It’s time to get serious.

24 Aug

I said I’d give this natural approach one year. I’m 8 months in right now and I do not have normal blood pressure. Yet.

It’s time to get serious about this problem. Even more serious than I’ve been so far. I’ve been kind of in limbo for the summer. Though there have been days when I get a reading like 146/93, most days I’m still hovering right around 150/100. And that’s not cool. I’ve got to get under 140/90 so I’m no longer classified as “hypertensive.”

So I’ve read a bazillion books, articles, reports, etc. on all the things that may lower blood pressure. And there are a lot, let me tell you. I’m doing or have done just about all of them. Except for 3 big ones.

And now I must get serious about them.

No. 1: Water, Water and More Water
So I have to say I’m kind of proud of myself right now. I actually did pretty well with the “water” drinking over the last 7 days! I drank 6 to 8 glasses each day. That’s an enormous improvement over my normal fluid consumption.

I have to attribute part of it to this totally sweet insulated cup my sister bought me for my birthday. It’s from Starbucks and holds 16 ounces. With the straw in there, the drinks seem to go down faster.

I should be honest and mention that not all of my drinks were plain water. Most of them contained lemon slices and a couple of times I had hot tea or iced tea (home brewed and sweetened with stevia). Still, I’m pretty pleased with myself.

Like Doc Sutherland said: The solution to pollution is dilution.

No. 2: The Dreaded “E” Word
Exercise. It’s one of the things proven to lower blood pressure that I’m not doing whole-heartedly. Thirty minutes a day, five days a week is what I’m told I should be doing. Last week, I got 4 days in, so I’m getting closer to that goal. But, I got up this morning completely determined to get on a schedule. I got straight out of bed, dressed, drank a glass of OJ, and headed out the door. I walked about 40 minutes and was back in the house in time to make my kids breakfast. Whew! Now I just need to keep at it. I want to be so accustomed to this schedule that when my kids go back to school, I’m already in a routine — drop them at school at 8 and then do my walk before getting busy with work for the day.

No. 3: Lose 15 lbs.
I thought ditching meat and all animal products would lead to effortless weight loss. It hasn’t. I weigh exactly the same as I did in January. I removed the meat and dairy and replaced it with healthy foods like beans, rice and pasta, but I must be consuming the same number of calories as I was before. I haven’t gained weight and I haven’t lost weight. So, it’s time to do something about it. Drinking more water and exercising are steering me in the right direction, but I’m going even further. No more evening snacks. None. Hot tea will have to hold me over until breakfast. By cutting out the evening snack, I should save about 200 calories. Hopefully, that will be enough to see some results.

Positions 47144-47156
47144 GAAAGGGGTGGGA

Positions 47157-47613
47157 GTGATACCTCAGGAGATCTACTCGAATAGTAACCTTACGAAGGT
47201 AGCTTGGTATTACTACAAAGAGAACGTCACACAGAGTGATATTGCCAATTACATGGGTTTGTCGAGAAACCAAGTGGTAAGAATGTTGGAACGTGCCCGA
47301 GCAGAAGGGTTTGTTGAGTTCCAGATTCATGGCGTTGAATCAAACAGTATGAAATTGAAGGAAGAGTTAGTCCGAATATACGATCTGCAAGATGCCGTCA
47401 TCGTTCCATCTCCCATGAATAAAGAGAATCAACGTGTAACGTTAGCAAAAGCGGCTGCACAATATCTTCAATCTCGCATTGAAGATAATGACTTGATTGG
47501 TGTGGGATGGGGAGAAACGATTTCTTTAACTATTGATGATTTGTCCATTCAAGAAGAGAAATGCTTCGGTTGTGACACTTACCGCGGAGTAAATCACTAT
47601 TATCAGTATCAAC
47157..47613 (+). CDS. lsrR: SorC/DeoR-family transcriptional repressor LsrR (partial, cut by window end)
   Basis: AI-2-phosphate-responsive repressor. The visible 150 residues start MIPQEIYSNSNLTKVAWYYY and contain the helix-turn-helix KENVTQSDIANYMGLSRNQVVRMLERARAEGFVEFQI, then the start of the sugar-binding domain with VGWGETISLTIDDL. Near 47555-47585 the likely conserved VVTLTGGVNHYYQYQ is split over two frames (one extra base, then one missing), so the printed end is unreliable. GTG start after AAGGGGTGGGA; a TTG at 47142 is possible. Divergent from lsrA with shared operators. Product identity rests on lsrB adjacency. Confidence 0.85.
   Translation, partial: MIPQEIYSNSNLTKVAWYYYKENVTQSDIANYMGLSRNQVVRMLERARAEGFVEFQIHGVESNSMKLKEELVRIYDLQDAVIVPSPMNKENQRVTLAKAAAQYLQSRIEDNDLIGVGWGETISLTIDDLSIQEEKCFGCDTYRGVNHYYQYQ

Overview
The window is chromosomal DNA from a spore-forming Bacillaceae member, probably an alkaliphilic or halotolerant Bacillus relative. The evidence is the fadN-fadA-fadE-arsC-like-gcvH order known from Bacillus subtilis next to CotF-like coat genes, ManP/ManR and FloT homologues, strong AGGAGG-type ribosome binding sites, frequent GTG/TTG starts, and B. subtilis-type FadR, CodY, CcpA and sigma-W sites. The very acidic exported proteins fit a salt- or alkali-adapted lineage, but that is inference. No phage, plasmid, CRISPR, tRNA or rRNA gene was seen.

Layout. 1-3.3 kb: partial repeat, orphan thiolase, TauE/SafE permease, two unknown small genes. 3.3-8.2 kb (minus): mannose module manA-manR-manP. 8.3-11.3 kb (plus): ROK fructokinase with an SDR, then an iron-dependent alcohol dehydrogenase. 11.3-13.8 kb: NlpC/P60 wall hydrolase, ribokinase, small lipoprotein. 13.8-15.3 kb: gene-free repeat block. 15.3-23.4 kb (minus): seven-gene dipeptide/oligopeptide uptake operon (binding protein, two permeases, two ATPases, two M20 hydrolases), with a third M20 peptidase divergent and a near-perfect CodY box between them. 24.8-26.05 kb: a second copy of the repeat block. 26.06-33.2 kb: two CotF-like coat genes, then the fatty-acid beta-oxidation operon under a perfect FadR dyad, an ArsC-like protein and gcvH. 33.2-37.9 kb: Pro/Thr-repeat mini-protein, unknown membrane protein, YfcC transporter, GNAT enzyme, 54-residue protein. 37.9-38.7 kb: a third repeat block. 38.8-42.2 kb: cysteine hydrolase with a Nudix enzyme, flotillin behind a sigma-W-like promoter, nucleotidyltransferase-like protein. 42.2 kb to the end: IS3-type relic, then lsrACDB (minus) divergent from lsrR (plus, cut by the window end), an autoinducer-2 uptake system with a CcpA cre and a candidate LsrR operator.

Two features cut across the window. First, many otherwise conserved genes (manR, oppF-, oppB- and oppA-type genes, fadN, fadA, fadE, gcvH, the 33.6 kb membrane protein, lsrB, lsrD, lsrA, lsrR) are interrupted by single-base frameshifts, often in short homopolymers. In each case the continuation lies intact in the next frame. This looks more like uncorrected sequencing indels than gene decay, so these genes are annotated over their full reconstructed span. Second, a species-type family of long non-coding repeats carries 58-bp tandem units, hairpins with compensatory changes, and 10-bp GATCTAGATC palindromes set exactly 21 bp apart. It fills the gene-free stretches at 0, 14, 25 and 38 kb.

There is a 4th “biggie” that I’m not doing yet to lower my BP — reducing my stress. I have actually said “no” recently to some requests for donating my time, but I’m secretly hoping that my stress level will automatically go down once my kids go back to school!  ;–)  We’ll see…

On a kind of unrelated note, it’s been a busy summer filled with family and friends, which hasn’t left me much time for creating new recipes. Over the weekend, I finally had some time to experiment with something I’ve been wanting to make.

A couple months ago, I was at Whole Foods in Ann Arbor and they had this fantastic chilled couscous salad with cranberries and pecans and a citrusy dressing. Oh, my gosh, it was SO good. I wanted to try to create a dish with similar combinations of flavor. I think I came pretty close. Serve this alongside any grilled meat or meat substitute — even burgers. It’s light and refreshing. I used whole wheat Israeli couscous, but Whole Foods used regular Israeli couscous in their version. Choose whichever you prefer, although I think the whole wheat is a little bit nuttier tasting. If you’re not familiar with couscous, it’s basically a small round ball of pasta. It comes in two sizes — one about the size of breadcrumbs and the other about the size of lentils, which is what I used in this recipe.

CRANBERRY-PECAN COUSCOUS
serves 6-8

9 ounce package plain Israeli couscous (about 1-3/4 cups uncooked)
1/2 cup dried cranberries
1/2 cup chopped pecans, lightly toasted
1/4 cup sliced green onions
2 tablespoons chopped fresh parsley

Dressing:
1/4 cup canola oil
3 tablespoons red wine vinegar
1 clove garlic, minced
1 tablespoon frozen orange juice concentrate
1 tablespoon honey
1 tablespoon fresh-squeezed lemon juice
1 teaspoon orange zest
1/2 teaspoon sea salt
1/2 teaspoon freshly-ground black pepper
1/2 teaspoon turmeric
1/2 teaspoon dried tarragon
1/2 teaspoon dried thyme

Cook couscous per package directions. Drain and rinse with cool water until couscous is no longer hot. Place in a large bowl.